The history behind the At-Risk List
United Plant Savers’ At-Risk list was first officially published in the book Planting the Future in 2000 (available for purchase here). This list was compiled based on concerns of those from all aspects of the herbal industry such as herbalists, ecologists, growers, and buyers who were very familiar with wild-harvesting, supply and demand, and habitat concerns for certain native medicinal species.
It then became apparent, as the herbal industry is rapidly growing and changing, that the organization needed a methodology that was transparent and could easily be shared with our members and the larger herbal world to help address conservation concerns. After many years and input from several stakeholders, UpS is thrilled to announce the publication of the “Ranking Tool Created for Medicinal Plants”. The information here explains the history, the logic, and methods behind the tool, while giving case studies and scores for current plants on the At-Risk List.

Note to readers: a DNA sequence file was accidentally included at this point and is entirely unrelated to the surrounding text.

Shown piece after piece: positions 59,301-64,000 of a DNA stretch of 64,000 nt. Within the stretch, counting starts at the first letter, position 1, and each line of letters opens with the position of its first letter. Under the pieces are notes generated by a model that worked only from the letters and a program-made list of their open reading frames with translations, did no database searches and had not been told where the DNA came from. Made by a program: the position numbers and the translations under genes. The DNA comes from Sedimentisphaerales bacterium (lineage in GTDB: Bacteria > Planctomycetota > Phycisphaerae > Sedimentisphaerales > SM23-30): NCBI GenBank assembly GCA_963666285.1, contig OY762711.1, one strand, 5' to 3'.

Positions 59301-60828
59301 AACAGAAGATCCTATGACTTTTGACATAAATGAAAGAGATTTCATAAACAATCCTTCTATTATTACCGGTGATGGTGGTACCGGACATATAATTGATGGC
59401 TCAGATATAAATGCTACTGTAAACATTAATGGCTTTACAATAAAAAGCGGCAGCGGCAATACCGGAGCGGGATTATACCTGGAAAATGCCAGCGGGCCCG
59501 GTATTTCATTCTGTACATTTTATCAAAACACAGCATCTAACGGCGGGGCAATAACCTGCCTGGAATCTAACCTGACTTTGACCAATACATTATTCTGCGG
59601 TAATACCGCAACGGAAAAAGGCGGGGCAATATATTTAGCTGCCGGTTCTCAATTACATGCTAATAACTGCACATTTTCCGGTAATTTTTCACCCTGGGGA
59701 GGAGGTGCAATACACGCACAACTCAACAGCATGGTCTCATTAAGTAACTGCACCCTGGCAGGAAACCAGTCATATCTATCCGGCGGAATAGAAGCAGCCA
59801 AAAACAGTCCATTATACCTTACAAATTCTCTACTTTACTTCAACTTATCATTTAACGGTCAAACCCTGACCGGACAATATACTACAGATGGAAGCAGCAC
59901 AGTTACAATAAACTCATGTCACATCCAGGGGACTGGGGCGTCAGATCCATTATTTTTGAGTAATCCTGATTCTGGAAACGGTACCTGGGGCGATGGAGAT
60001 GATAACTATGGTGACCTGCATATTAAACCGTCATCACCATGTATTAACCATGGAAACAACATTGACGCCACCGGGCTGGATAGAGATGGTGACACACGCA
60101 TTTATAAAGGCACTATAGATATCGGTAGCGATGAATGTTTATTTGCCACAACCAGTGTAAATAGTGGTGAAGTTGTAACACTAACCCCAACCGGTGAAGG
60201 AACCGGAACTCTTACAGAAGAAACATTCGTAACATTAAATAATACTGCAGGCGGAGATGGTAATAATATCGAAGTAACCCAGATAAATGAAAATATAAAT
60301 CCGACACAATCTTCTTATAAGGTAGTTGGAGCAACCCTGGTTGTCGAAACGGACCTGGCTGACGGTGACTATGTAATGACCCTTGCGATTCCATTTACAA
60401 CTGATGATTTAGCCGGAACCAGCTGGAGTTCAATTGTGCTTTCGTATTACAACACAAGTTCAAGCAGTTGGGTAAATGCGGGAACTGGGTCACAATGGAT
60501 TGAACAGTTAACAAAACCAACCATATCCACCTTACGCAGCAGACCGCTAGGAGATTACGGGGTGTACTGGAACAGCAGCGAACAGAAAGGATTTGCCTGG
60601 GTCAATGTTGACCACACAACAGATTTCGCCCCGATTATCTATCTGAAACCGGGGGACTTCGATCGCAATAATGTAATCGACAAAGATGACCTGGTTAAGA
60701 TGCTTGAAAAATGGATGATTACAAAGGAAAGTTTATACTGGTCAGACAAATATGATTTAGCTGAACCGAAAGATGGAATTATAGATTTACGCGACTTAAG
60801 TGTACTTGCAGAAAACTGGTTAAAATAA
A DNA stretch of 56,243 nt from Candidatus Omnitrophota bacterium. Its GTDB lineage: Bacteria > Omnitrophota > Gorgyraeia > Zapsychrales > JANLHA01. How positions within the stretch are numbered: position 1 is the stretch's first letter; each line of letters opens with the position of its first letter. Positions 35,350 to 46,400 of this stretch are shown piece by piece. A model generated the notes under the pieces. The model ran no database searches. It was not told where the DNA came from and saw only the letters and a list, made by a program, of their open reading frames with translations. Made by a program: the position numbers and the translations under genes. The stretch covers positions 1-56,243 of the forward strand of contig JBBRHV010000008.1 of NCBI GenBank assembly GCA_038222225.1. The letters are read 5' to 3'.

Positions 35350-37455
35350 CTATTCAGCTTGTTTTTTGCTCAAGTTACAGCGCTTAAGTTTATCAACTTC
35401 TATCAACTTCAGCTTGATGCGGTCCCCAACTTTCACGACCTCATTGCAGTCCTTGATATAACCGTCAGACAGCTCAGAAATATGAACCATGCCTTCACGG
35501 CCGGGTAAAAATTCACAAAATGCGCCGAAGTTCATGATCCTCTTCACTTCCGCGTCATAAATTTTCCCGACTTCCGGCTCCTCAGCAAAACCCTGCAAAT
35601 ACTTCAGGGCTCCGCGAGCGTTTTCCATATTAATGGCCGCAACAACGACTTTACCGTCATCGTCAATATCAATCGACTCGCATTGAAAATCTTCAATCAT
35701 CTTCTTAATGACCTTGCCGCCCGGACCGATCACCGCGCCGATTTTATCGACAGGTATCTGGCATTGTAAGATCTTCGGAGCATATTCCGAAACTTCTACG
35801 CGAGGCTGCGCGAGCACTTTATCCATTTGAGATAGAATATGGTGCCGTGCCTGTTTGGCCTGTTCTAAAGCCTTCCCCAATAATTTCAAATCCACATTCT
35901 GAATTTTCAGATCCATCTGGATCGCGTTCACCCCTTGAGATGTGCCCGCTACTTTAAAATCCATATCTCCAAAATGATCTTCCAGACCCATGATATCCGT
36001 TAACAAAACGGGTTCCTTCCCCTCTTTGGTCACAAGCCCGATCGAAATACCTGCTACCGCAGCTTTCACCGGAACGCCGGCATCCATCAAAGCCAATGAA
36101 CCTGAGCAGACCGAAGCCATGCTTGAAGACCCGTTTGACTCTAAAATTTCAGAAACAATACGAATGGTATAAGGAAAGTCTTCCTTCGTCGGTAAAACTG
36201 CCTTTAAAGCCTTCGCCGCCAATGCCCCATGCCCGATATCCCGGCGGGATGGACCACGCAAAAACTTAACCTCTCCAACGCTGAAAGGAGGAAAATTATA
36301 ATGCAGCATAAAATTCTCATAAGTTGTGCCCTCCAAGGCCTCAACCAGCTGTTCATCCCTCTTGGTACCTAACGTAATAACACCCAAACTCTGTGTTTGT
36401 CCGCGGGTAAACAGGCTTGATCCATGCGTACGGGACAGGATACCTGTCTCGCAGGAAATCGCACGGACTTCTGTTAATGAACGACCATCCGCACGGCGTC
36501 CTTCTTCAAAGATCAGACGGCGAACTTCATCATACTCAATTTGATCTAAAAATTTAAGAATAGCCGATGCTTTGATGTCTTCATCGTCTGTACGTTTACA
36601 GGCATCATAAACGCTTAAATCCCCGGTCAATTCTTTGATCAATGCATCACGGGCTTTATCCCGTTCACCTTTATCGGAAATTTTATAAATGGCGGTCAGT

How you might help and engage in plant conservation
We encourage you to read the article below to become familar with how the tool works. The template for the tool itself, along with the scoring guide, can be downloaded below and used to evaluate plants. The tool is trademarked by United Plant Savers and if the tool is to be used in any capacity, UpS is to be cited as the creator of the tool. For those in the academic field, the publication below can be citied when using the tool in a publication. UpS wishes to Acknowledge Lisa Castle, who under the direction of Kelly Kindscher, developed the concept of the tool and its current publication and unveiling to the general public.
Though the main goal for the development of the tool was to create a methodology for scoring plants to rank their At-risk status, it became apparent along the way that this tool is a powerful teaching tool.
Ranking tool created for medicinal plants at risk of being overharvested in the wild
by Lisa Marie Castle, Susan Leopold, Rachel Craft, and Kelly Kindscher
Abstract: We developed an adaptable, transparent tool that can be used to quantify and compare vulnerability to overharvest for wild collected medicinal plants. Subsequently, we are creating a list of the most threatened medicinal plants in temperate North America. The new tool scores species according to their life history, the effects of harvest, their abundance and range, habitat, and demand. The resulting rankings, based on explicit criteria rather than expert opinion, will make it easier to discuss areas of vulnerability and set conservation priorities.